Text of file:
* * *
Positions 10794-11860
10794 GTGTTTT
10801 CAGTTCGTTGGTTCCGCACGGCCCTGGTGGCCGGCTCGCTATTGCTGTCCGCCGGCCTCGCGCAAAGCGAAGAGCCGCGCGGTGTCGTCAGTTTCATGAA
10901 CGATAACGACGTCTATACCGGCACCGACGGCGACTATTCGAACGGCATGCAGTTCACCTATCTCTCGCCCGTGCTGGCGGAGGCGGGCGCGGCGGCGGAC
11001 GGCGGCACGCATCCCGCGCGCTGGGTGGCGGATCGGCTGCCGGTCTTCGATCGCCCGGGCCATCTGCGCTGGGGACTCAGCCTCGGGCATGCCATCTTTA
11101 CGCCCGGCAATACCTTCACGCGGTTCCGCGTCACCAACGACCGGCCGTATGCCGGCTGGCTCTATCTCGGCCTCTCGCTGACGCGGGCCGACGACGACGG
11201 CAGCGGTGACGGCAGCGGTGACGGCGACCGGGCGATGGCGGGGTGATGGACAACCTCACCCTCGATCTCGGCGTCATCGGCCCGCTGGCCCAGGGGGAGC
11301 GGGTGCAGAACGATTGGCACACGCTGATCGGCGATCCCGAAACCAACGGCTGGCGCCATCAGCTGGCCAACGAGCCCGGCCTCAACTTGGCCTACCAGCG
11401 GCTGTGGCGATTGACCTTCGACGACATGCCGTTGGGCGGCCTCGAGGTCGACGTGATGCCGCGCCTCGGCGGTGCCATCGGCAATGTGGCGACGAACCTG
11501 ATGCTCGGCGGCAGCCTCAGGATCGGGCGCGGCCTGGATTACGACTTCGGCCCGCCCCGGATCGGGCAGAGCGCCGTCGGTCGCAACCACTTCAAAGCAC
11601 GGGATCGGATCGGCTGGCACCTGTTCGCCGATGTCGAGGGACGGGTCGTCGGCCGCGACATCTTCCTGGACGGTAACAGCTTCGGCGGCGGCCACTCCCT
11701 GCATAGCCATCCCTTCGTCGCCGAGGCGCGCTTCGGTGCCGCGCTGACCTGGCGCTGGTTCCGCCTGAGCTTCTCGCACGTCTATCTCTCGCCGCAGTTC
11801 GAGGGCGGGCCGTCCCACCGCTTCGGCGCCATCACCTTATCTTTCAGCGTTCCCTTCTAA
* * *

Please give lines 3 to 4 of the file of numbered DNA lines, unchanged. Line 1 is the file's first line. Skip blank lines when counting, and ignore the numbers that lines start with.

10801 CAGTTCGTTGGTTCCGCACGGCCCTGGTGGCCGGCTCGCTATTGCTGTCCGCCGGCCTCGCGCAAAGCGAAGAGCCGCGCGGTGTCGTCAGTTTCATGAA
10901 CGATAACGACGTCTATACCGGCACCGACGGCGACTATTCGAACGGCATGCAGTTCACCTATCTCTCGCCCGTGCTGGCGGAGGCGGGCGCGGCGGCGGAC